South Africa looks north: financial institutions and mining service companies find a new home in their backyard

The South African service sector seeks new opportunities across their continent.

Ramzy Bamieh

south-africa-BLOGCredit: Flickr/Meraj Chhaya

JOHANNESBURG, SOUTH AFRICA – South Africa is, by some distance, the largest and most developed mining market in Africa. Fifty-three of the largest 100 mines on the continent lie within South Africa’s borders. Johannesburg is a hub for mining houses and hosts the continent’s largest stock exchange, the mining-friendly JSE. However, rising costs and recent labour disputes have taken the shine off the nation’s mining sector. Although South Africa will continue to be central to the mining activities of the continent’s financial and service companies, it is the relatively untapped geology of the rest of sub-Saharan Africa, which offers that greatest opportunity for growth in the future.

Although “Africa”, geo-politically and tectonically, encompasses the entire landmass from the Saharan Arab nations of the north to Mining Indaba’s host city Cape Town near the continent’s southern tip, discussions of the continent tend to focus on sub-Saharan Africa, and often exclude South Africa when looking at general trends. While the Sahara, acting much like a sea, excludes North Africa from the remainder of the continent, the roots of South Africa’s exclusion lie in its relative economic and political stability, in contrast to many countries on the continent. However, across the culturally diverse “heart” of the continent, we are seeing strong, stable emerging economies rising together for the first time, with significant ramifications for the mining industry.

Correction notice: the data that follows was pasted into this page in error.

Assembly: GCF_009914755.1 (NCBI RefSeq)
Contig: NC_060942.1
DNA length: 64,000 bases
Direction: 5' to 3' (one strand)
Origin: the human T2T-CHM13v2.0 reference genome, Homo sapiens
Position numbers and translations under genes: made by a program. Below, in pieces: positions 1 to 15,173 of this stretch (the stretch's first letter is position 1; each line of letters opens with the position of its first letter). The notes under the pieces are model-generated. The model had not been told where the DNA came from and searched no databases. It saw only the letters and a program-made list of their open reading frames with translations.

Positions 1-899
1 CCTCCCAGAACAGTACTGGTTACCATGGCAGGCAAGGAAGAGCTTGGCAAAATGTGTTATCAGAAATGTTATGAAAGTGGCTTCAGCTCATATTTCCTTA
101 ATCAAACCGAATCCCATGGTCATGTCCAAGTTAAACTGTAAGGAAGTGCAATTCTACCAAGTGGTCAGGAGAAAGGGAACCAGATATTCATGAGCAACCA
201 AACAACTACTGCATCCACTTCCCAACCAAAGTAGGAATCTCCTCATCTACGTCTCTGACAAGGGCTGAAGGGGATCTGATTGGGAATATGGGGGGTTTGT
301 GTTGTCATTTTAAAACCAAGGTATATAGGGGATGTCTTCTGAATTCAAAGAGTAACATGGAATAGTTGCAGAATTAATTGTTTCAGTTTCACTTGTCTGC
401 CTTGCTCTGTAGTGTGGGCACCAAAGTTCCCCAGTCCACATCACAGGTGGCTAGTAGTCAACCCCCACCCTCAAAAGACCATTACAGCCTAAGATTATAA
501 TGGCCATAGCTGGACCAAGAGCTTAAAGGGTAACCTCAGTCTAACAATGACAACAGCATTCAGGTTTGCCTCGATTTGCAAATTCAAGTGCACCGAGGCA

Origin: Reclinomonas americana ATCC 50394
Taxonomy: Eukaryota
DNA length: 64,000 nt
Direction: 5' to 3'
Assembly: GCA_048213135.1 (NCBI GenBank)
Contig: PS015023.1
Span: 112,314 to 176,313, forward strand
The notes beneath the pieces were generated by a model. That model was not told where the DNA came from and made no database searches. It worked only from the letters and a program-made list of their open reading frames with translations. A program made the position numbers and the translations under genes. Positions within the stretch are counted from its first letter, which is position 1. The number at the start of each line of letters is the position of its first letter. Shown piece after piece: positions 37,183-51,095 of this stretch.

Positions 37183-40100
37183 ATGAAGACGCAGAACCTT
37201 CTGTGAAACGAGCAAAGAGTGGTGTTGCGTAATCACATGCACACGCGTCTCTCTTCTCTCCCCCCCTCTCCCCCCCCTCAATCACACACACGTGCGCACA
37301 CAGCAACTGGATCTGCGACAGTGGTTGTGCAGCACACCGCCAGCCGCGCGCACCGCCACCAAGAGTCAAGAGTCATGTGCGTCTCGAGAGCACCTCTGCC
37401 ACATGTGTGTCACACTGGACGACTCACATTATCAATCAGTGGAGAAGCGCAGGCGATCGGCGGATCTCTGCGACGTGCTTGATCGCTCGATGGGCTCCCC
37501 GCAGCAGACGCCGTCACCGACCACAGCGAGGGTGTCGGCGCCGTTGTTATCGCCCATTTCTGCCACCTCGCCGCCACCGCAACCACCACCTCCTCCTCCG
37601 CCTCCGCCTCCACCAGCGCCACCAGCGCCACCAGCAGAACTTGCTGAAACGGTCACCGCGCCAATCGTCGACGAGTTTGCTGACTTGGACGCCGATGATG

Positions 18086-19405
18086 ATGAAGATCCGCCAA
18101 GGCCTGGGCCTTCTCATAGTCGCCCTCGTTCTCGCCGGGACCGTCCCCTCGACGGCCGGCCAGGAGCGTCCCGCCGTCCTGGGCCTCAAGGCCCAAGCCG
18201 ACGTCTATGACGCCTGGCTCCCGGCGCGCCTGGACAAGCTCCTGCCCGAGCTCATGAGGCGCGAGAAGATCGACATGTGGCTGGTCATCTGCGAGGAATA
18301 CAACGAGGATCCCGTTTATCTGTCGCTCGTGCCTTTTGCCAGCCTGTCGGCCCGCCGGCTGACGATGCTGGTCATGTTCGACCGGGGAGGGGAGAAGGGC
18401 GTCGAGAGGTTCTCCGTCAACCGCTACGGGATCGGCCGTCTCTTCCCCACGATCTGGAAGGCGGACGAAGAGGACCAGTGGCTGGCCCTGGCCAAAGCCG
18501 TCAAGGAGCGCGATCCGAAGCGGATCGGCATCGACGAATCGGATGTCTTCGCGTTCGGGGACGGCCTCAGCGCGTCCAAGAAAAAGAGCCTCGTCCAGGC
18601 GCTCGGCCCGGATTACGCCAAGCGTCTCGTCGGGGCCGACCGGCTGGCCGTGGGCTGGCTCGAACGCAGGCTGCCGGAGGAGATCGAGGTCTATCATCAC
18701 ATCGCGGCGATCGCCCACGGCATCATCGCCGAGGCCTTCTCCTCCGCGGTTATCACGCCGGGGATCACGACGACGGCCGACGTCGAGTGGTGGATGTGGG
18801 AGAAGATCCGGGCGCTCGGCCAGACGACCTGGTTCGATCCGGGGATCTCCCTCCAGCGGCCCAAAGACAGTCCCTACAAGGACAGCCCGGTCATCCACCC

“Currently in Africa we are benefitting from the dividend of democracy: having democratic governments across the majority of African countries. In order to make mining investments in any country, and particularly those with infrastructure requirements, you need to have a 10 to 15 year view. That only comes with social stability. Today, we are starting to see the benefit of that social stability across the continent. As bankers, we can give the capital markets the confidence to make these kinds of investments. The consequence of that is going to be that over time there will be a complete shift in the balance of scale between South Africa and the rest of the continent,” explains William Blackie, head of investment banking at Standard Bank, the continent’s largest bank by assets and earnings.

The Standard Bank group is involved in more mining project financing than any other bank in Africa and states its on the ground presence, now in 19 countries, and a deep understanding of many African markets as crucial to success. “The critical differentiator for Standard Bank is our presence across the continent. For example, we have country risk forums, country risk offices, and credit risk specialists positioned in Mozambique: people who have built up knowledge of the country, its politics, and the local business environment. Very few of our competitors genuinely have that type of presence and therefore do not have the flexibility to make decisions on big financings like the ones we have done over the last 18 to 24 months,” suggests Blackie.